It is easy to graph on paper or with Excel (use an X-Y line plot) so give it a try and let me know what you think!
|cookielawinfo-checkbox-advertisement||1 year||Set by the GDPR Cookie Consent plugin, this cookie is used to record the user consent for the cookies in the "Advertisement" category .|
|cookielawinfo-checkbox-analytics||11 months||This cookie is set by GDPR Cookie Consent plugin. The cookie is used to store the user consent for the cookies in the category "Analytics".|
|cookielawinfo-checkbox-functional||11 months||The cookie is set by GDPR cookie consent to record the user consent for the cookies in the category "Functional".|
|cookielawinfo-checkbox-necessary||11 months||This cookie is set by GDPR Cookie Consent plugin. The cookies is used to store the user consent for the cookies in the category "Necessary".|
|cookielawinfo-checkbox-others||11 months||This cookie is set by GDPR Cookie Consent plugin. The cookie is used to store the user consent for the cookies in the category "Other.|
|cookielawinfo-checkbox-performance||11 months||This cookie is set by GDPR Cookie Consent plugin. The cookie is used to store the user consent for the cookies in the category "Performance".|
|mailchimp_landing_site||1 month||The cookie is set by MailChimp to record which page the user first visited.|
|CONSENT||2 years||YouTube sets this cookie via embedded youtube-videos and registers anonymous statistical data.|
|_ga||2 years||The _ga cookie, installed by Google Analytics, calculates visitor, session and campaign data and also keeps track of site usage for the site's analytics report. The cookie stores information anonymously and assigns a randomly generated number to recognize unique visitors.|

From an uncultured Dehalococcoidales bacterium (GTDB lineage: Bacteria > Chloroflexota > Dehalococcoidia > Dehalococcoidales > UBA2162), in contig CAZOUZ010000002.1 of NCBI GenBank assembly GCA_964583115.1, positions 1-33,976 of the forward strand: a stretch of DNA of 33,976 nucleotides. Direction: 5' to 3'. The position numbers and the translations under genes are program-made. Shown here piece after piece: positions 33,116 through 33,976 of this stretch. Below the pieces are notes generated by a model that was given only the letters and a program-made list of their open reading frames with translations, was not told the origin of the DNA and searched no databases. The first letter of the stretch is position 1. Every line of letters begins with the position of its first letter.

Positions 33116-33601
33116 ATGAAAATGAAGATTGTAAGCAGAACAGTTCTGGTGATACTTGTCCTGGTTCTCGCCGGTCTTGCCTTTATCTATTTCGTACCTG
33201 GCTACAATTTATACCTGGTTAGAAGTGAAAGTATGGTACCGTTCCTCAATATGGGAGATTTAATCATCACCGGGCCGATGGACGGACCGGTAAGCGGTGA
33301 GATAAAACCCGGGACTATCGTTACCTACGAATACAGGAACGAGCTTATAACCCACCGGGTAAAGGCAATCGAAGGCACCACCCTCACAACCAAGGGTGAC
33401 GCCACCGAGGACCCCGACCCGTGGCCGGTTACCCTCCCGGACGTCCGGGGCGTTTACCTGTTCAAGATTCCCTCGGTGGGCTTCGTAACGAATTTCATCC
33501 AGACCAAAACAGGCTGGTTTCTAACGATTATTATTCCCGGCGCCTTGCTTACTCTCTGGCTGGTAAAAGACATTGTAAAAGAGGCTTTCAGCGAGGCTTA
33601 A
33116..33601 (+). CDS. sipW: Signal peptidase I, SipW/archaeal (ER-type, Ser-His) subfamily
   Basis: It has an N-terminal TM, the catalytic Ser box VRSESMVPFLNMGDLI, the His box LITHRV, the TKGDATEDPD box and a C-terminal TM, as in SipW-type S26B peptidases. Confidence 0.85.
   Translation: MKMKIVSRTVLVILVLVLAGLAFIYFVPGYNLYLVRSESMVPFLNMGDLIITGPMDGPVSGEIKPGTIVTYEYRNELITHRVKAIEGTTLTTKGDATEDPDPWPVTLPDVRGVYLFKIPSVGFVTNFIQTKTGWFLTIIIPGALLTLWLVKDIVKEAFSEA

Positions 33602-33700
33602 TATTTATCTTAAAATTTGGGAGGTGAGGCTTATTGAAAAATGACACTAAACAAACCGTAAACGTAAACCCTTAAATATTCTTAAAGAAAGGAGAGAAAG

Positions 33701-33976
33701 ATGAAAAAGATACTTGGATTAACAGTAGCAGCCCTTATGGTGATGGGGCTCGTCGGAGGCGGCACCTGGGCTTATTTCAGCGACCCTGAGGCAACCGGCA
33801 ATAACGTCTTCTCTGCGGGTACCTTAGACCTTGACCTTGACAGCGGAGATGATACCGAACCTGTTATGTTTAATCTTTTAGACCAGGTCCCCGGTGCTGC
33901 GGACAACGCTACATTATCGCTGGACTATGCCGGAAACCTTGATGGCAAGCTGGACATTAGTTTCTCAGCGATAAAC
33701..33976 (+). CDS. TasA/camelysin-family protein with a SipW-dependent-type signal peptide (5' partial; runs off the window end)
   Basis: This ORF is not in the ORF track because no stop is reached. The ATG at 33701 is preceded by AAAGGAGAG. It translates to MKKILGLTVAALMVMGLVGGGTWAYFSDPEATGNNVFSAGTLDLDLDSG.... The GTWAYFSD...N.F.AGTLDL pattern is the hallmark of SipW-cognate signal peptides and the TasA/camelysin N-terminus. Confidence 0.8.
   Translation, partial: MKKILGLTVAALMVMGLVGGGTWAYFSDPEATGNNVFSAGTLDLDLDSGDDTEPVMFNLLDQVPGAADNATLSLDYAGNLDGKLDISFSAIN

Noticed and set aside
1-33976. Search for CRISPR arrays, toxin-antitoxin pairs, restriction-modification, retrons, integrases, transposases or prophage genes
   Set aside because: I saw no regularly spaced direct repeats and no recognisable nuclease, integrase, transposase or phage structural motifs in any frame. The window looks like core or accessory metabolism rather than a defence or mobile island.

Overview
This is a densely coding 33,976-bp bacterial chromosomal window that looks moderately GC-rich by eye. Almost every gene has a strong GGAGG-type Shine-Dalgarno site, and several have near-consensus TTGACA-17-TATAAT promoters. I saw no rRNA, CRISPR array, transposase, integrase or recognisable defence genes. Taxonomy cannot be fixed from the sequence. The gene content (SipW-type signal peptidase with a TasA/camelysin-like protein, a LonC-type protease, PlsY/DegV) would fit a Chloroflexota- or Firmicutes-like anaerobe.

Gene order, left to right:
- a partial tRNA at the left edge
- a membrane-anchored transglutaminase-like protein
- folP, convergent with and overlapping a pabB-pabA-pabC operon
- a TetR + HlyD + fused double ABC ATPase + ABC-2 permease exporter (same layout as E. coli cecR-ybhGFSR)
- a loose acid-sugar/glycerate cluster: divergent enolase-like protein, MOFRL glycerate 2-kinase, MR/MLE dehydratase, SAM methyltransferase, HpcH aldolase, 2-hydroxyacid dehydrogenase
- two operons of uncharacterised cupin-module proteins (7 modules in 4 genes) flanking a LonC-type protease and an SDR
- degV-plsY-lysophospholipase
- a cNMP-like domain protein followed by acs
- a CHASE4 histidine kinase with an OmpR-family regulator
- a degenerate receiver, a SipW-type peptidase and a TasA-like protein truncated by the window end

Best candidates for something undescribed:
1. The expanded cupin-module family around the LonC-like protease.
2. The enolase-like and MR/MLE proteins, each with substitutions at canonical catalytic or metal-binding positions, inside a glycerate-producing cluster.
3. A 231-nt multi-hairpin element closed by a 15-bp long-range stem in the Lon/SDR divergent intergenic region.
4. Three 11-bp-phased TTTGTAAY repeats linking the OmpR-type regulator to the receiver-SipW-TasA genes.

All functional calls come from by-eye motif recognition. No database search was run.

|_gat_gtag_UA_42152348_1||1 minute||Set by Google to distinguish users.|
|_gcl_au||3 months||Provided by Google Tag Manager to experiment advertisement efficiency of websites using their services.|
|_gid||1 day||Installed by Google Analytics, _gid cookie stores information on how visitors use a website, while also creating an analytics report of the website's performance. Some of the data that are collected include the number of visitors, their source, and the pages they visit anonymously.|
|NID||6 months||NID cookie, set by Google, is used for advertising purposes; to limit the number of times the user sees an ad, to mute unwanted ads, and to measure the effectiveness of ads.|
|test_cookie||15 minutes||The test_cookie is set by doubleclick.net and is used to determine if the user's browser supports cookies.|
|VISITOR_INFO1_LIVE||5 months 27 days||A cookie set by YouTube to measure bandwidth that determines whether the user gets the new or old player interface.|
|YSC||session||YSC cookie is set by Youtube and is used to track the views of embedded videos on Youtube pages.|
|yt-remote-connected-devices||never||YouTube sets this cookie to store the video preferences of the user using embedded YouTube video.|
|yt-remote-device-id||never||YouTube sets this cookie to store the video preferences of the user using embedded YouTube video.|
|COMPASS||1 hour||No description|
|cookies.js||session||No description available.|
|S||1 hour||No description available.|